Maybe I Know More Than I Think: Reflections On 2.5 Years In Japan And Comprehension Of Culture

Back when I was preparing to graduate from college I remember looking back over my time at school and thinking, “Wait, did I learn something?” Please don’t misunderstand me: I loved my time at university. I was diligent with my studies while learning to back off and not push myself to academic perfection I sought in high school. I especially loved my general education classes, and I truly believe I learned an abundance from them. It was my major that I had a harder time with. I chose to study anthropology because I saw a judgmental nature within myself, and I wanted to lose that. I wanted to be more accepting of American culture and lose the ethnocentrism I saw within my heart. And I was successful, at least to a certain extent. I don’t know if I’ve lost all of the pride, but I know I have a lot less of it now than I did when I was 18. I know studying anthropology was a good decision for me. But when it came to explaining what it is that I learned over those 36 credit hours, that was a little bit more difficult. 
Recently I’ve been asking myself a similar question about Japanese culture. I read an article in a recent issue of Smithsonian magazine that taught me about an element of this culture with which I was entirely unfamiliar. (For that article, see here). “Have I learned anything in my time here?” I wondered. 
Then came today. My seventh graders have already learned the grammar to give descriptions in first and second person. Soon they will learn how to describe a third party. My Japanese Teacher of English asked me to put together a series of flashcards with characters the students could describe. I was happy to oblige, and sat down to piece a list together. 
In some ways, I feel like I don’t know anything. The lead singer of any band in Japan could pass me on the street and I wouldn’t have a clue that I brushed by fame. I can’t describe the likes and dislikes of the most popular anime characters, and I don’t know where Dragonball is from. But the longer I looked at the list, the more I realized that it illustrates what I HAVE learned during my time here. I know the names of the bands my students like the most, even if I can’t tell you the songs or the names of the band members. I know that Mickey and Minnie are popular but Goofy and Pluto are not. I know that everyone knows Snoopy and no one knows Charlie Brown. Winnie the Pooh is popular, but Piglet is basically unknown. I know that even a preschooler knows who Santa Claus is, but no one here knows he lives at the North Pole. I can tell you the most popular soccer player from Japan’s world cup team, and I can name the most popular anime characters. I may still feel out of the loop, but I have learned enough to teach well, or at least to come up with a list of characters the students will know.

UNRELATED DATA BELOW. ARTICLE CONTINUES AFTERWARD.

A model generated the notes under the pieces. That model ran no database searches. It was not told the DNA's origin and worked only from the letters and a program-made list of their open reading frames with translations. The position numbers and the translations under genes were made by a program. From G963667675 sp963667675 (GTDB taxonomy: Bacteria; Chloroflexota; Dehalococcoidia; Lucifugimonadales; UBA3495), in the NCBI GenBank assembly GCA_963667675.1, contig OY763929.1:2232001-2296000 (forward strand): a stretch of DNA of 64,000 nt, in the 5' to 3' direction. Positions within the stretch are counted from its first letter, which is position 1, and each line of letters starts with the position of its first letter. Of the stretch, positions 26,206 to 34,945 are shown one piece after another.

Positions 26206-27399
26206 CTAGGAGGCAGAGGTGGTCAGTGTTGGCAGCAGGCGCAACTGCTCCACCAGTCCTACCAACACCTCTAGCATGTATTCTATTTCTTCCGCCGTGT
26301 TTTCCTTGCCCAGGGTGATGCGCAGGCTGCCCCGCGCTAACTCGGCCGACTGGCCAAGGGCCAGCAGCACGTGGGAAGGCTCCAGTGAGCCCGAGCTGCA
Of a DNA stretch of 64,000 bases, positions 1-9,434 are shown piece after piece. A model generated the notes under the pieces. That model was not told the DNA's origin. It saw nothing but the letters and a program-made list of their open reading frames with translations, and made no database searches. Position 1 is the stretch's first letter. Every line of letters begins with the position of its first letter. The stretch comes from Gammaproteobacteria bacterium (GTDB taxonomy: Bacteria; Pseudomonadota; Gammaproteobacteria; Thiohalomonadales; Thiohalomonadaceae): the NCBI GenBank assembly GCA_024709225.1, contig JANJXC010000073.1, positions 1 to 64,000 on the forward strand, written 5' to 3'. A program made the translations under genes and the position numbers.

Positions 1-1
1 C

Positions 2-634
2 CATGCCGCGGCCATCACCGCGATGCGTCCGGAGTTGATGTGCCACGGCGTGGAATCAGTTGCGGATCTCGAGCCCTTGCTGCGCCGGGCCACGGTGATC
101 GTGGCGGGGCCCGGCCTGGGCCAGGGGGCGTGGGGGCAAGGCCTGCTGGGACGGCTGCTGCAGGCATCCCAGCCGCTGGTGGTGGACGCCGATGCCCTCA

It’s something. It isn’t everything, but it is something. 
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4 Comments

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4 responses to “Maybe I Know More Than I Think: Reflections On 2.5 Years In Japan And Comprehension Of Culture

  1. I asked myself the same q
    Would you share the link to the article again? (^_^) I love reading interesting articles and books about culture, especially japanese 😉

  2. *(sorry got cut off)
    I asked myself the same question after my graduation from university.
    Of course I know what I learned in terms of courses and textbooks and so on, but I for a moment I really stopped and pondered wether I learned something more. Maybe it was more the question “Did I grow here?”

  3. I think your blog documentation and exploration evidences more familiarity, or at least awareness, of the culture than you even give yourself credit for here in this post. I wish that English made the distinction that French makes between knowing and knowing, between head knowledge and personal experience, between savoir and connaitre. Anyone can memorize a list of pop stars within a culture, even from across the globe; applying the time and attention to become more intimately acquainted with a culture or more intimately acquainted with particular people within it, though, seems more meaningful and more rare. By immersing yourself, I think you are learning, in a connaitre, first-hand sense much more than you realize.

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